The 2020-2021 school year is shaping up to be uniquely challenging. Some students will be in the classroom, and some will be at home and exploring online learning. Public and school libraries will need to work closely with each other and with families to ensure all students are able to equitably continue their education. During this webinar, we will explore TexShare and TexQuest databases, as well as additional resources, to help assist families both at home and in their classrooms.
We will be hearing from Kyla Hunt, Youth Services Consultant; Laura Tadena, Inclusive Services Consultant; Liz Philippi, School Program Coordinator; and Russlene Waukechon, Networked Information Coordinator.
This webinar will be recorded; however, for maximum benefit, including the ability to ask questions in real time, we strongly encourage you to attend the live session.
Copyright and Creative Commons resources for patrons, students, and library workers
More than ever, libraries need resources for free, including copyrighted images and other online content. In this webinar, we will be exploring resources to help you find information on copyright issues involving remote learning and other services, as well as online repositories of content you can use with patrons and students.
We will also be taking a deep dive into Creative Commons, which allows content creators to create licenses to share their creations with the world while holding on to their copyright. They also provide searching tools for students, teachers and the public to find content to use for free.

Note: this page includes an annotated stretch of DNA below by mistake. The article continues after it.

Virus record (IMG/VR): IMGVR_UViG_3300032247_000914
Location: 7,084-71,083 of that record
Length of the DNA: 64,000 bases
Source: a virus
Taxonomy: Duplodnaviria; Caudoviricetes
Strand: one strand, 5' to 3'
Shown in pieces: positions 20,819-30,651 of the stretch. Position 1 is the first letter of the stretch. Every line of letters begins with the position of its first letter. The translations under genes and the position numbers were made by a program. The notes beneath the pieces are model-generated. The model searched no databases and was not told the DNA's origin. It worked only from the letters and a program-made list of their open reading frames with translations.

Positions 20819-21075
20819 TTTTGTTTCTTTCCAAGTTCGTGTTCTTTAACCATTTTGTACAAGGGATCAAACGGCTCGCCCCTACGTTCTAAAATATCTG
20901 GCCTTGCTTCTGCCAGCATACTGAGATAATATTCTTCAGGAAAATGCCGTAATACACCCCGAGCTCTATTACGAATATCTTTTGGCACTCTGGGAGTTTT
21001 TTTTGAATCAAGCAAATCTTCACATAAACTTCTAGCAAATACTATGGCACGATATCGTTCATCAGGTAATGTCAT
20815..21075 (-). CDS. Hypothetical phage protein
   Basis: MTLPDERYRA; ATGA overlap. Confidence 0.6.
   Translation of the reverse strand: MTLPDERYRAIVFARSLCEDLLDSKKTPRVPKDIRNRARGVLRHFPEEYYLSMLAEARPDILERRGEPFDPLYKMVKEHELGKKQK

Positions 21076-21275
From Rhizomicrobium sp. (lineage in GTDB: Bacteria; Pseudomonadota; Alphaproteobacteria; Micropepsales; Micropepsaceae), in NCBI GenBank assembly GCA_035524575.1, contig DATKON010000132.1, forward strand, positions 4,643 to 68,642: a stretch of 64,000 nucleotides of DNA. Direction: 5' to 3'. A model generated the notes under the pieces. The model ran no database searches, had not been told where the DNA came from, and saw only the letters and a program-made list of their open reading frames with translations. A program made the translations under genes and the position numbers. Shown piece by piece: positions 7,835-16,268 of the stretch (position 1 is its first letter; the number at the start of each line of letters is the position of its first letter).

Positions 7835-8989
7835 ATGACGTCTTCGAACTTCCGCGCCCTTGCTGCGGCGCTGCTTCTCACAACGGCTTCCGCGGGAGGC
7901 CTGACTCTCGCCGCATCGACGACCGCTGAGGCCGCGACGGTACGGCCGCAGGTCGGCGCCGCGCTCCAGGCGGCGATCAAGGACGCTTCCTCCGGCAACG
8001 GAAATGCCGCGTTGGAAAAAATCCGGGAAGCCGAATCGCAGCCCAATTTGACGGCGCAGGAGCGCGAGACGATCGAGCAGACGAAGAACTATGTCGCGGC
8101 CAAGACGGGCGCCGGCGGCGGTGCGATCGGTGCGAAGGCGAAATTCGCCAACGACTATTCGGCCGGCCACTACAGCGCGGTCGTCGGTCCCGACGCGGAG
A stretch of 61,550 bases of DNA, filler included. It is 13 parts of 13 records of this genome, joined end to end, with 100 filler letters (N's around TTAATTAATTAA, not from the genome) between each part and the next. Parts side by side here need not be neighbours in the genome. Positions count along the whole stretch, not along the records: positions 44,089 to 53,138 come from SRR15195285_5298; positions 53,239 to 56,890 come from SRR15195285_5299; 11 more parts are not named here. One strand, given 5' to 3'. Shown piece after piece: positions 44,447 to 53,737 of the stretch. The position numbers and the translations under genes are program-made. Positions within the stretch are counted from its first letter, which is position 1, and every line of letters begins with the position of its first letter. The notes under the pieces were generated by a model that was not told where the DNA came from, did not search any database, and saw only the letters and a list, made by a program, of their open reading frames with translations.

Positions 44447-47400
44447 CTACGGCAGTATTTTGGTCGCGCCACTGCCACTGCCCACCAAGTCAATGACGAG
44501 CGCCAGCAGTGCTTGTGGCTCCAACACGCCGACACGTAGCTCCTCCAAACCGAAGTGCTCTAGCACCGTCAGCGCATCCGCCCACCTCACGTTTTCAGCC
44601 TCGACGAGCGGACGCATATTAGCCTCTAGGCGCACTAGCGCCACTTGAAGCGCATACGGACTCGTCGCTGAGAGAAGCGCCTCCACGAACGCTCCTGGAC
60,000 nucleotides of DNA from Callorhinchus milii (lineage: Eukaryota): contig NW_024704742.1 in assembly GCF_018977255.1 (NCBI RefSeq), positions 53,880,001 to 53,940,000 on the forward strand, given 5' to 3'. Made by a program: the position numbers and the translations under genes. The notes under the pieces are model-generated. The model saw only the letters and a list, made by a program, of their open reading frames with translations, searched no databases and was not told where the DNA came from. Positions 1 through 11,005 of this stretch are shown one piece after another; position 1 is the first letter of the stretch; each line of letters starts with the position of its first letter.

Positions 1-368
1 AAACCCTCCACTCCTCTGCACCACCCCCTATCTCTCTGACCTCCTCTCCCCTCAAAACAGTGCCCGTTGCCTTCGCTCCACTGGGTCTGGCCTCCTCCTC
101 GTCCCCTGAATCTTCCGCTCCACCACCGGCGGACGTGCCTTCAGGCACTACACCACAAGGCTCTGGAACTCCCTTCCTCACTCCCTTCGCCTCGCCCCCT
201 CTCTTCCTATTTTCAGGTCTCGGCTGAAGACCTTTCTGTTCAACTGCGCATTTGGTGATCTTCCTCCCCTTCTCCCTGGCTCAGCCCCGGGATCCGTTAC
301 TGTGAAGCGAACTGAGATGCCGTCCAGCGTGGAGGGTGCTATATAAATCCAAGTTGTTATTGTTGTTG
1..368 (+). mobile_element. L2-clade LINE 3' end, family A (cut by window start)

In this session, Kyla Hunt, Youth Services Consultant with the Texas State Library and Archives Commission, and Liz Philippi, TSLAC’s School Program Coordinator, will explore ways to locate Creative Commons licensed materials and to promote their use in your library. Please note that the presenters are not lawyers and cannot provide legal advice.
This webinar will be recorded; however, for maximum benefit, including the ability to ask questions in real time, we strongly encourage you to attend the live session.
We have received many questions regarding how libraries throughout the state of Texas are providing services to the public. To help answer these questions, we are continuing a blog post series titled Yes, We’re Open, which will interview library directors and workers throughout the state to provide snapshots in library response. In this third installment of the series, we interviewed Ida Gonzalez-Garza , Director of the Nueces County Keach Family Library in Robstown, Texas.